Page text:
In my opinion, VSCode is the best thing ever happened to the IDE world. It’s super lightweight, feature-rich and free hence without a doubt the best IDE I have ever used in my opinion. The other biggest plus of VSCode is the community of extension developers who made our lives a whole lot easy. But today, I’m going to describe four of the most important things VSCode can do without extensions, which some developers even not know.
Feel free to read more about these in the official VSCode documentation, but first, let me point you to where to look.
We use debug points all the time when debugging. But what if we can instruct the debug point only to hit once a given condition is met? These are called Conditional Breakpoints which are handy in especially when debugging inside loops, isolating specific scenarios and debugging edge-cases.
It’s quite common to add
console.log statements in the code to quickly check whether the application is behaving the way you expected. But the pain of this is that you have to make sure that you have removed every
console.log you added for debugging before you commit.
Log point is a variant of a debug point which logs a provided message when the debug point is hit. You have access to all of the variables in the scope where log point is added, making Log points extremely valuable and cleaner alternative to good old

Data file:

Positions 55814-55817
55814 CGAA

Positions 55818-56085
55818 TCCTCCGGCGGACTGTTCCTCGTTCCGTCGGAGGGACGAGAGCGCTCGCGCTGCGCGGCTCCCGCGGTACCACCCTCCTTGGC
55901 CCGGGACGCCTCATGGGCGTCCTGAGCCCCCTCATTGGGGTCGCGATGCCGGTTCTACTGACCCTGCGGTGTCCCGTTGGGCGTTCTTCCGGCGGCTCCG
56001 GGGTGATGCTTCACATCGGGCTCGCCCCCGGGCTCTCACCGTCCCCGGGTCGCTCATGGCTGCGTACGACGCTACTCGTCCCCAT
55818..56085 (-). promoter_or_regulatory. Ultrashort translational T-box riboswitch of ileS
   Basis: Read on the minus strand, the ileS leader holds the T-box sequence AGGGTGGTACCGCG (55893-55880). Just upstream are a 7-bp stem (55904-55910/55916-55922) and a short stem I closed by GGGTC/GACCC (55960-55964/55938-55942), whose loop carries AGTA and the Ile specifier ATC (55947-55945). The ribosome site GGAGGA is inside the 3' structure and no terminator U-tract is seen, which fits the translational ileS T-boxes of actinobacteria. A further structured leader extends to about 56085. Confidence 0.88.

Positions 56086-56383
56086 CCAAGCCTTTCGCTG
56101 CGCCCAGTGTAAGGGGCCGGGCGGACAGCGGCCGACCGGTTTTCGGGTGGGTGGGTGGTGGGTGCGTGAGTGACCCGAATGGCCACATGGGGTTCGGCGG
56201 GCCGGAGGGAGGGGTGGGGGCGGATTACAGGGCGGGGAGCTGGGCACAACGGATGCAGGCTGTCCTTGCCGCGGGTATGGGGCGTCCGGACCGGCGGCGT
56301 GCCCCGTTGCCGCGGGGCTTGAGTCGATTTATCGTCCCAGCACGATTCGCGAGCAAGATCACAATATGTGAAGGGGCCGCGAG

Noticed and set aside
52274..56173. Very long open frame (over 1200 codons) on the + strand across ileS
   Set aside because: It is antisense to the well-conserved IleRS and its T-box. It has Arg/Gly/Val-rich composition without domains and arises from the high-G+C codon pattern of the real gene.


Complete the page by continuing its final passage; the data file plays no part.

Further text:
console.log statements. The hassle of cleaning up adding
console.logs and removing them is no more.
VSCode tasks are a great way to bring terminal commands into VS Code (e.g, starting-up dependencies using before debugging). This allows you to quickly run frequently used shell commands with a few keystrokes.
The additional benefit of tasks is that you can even configure a given task to run immediately before a debug session is started or run immediately after a debug session using preLaunchTask and postDebugTask properties in your launch.json debug config. This is extremely helpful to automate preparation commands/clean up commands when debugging. (e.g, Startup 3rd party dependencies in docker as preLaunchTask, and stopping dependencies once the debug session finishes as a postDebugTask).
If we need to frequently change the arguments of a shell command in a VSCode task, we can define it as a VSCode input variable and provide it when the task is about to run. VSCode inputs can be used both in tasks as well as launch configurations which makes them extremely helpful.
I hope this might have helped you improve your productivity, and urged you to discover more of what VSCode can do as a FREE IDE.